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Million Dollar Baby (2004)
See 1939's "Of Mice & Men" instead
Once you've seen it, you've got it. I think this one is going to diminish in memory as time goes on. "Titanic", anyone? Still, I could forgive a lot of it if only Clint had been at least questioned by the police. Even people who die of natural causes have to be "pronounced" by the Medical Examiner. Here, Clint leaves Hilary's with her breathing tube removed from her trachea, which would make her death "suspicious", which means there would be some sort of coroner's inquest and autopsy which would show the high count of adrenaline in her system, thereby ruling her death as a "probable homicide". After the nurses and night staff were questioned, it wouldn't be long until they were onto Clint; most likely uncovering means, motive and opportunity (Morgan Freeman would be a poor alibi indeed). Hence, the movie cannot end with him sitting peacefully in a diner somewhere until he is thoroughly grilled and most likely arrested by the LAPD.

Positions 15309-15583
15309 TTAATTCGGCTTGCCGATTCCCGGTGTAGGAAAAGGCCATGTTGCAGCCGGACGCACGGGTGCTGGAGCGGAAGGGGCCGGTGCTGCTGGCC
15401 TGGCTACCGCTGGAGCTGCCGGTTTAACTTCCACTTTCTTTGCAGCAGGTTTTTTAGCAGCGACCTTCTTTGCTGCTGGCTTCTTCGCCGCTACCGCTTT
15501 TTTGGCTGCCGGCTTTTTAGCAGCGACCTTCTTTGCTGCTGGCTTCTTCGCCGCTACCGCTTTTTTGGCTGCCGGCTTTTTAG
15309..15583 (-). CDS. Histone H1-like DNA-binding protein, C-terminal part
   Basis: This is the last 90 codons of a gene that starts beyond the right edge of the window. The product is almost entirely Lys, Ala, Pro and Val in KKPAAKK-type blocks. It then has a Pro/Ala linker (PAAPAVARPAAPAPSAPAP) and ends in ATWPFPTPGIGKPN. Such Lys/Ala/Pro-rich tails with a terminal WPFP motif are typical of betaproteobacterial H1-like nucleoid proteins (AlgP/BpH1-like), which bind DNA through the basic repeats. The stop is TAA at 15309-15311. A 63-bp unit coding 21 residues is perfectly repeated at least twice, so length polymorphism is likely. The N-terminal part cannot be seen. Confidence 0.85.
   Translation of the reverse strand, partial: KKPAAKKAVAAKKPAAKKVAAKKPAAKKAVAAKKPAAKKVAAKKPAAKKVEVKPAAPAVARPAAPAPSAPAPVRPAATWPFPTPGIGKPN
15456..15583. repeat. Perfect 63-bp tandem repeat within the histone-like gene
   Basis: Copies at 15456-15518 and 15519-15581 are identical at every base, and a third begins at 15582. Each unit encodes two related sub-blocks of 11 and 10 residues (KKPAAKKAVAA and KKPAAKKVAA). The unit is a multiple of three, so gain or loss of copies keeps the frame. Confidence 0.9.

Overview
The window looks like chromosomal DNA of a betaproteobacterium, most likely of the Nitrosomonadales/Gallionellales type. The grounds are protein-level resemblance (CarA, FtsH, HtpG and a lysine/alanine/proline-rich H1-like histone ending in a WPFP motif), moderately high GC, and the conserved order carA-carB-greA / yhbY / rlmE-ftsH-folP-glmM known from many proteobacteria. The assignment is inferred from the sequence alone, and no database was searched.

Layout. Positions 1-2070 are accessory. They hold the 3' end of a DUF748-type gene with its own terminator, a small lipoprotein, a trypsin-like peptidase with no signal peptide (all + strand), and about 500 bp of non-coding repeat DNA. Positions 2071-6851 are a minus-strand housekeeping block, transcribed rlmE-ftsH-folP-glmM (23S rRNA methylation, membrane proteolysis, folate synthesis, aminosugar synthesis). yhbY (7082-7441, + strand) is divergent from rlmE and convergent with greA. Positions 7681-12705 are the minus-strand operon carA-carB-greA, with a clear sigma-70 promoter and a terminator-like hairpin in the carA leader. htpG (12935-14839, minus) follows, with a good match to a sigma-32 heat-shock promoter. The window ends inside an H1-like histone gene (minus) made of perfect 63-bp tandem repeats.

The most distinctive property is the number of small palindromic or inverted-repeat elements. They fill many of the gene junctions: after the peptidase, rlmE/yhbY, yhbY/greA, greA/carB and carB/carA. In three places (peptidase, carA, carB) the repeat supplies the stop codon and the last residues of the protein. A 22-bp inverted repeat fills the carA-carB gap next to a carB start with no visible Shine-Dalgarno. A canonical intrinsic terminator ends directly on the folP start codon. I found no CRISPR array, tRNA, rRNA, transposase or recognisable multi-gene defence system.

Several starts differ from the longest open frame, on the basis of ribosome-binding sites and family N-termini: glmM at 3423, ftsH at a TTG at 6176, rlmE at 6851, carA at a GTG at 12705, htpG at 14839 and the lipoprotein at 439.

The French Connection (1971)
32 years and still relevant
I first saw The French Connection in the summer of '72 (after it won the Oscar), so it's reputation was fairly well sealed by then. I had seen fair number of 1971 films, including The Hospital, Nicholas and Alexandria, A Clockwork Orange, Shaft, Le Boucher, Dirty Harry. The French Connection was something different though. It seemed to leap off the screen. It gave me a feeling I no longer have when I leave a movie, which is when I stepped out into the street I felt I was still in the movie. Of course, the chase was spectacular, but what I most remember and still enjoy about the movie is the energy. Gene Hackman acted Popeye with his entire body: running, stamping his feet, fighting, pointing, running some more: the porkpie hat was not a meaningless appendage; it was part of him, whether he employed it for drug recovery or slamming it into the concrete. It's a cinematic performance that ranks with Chaplin and Keaton. Then there's the intoxicating mood of grey, dreary winter in New York 1970-71 that puts you into the show. And the editing. Note the cool shot of Doyle spinning out of the phone booth on Broome St. cutting right into the drone of the Brooklyn Bridge at daybreak; or the shots jammed together as Doyle yells at Pierre Nicoli on the departing train, cut to: the motorman's hand cut to: to the suspicious transit cop, cut to: to the closing train doors, etc. And no music to smooth it over! Whenever I see this film it looks like it's still happening.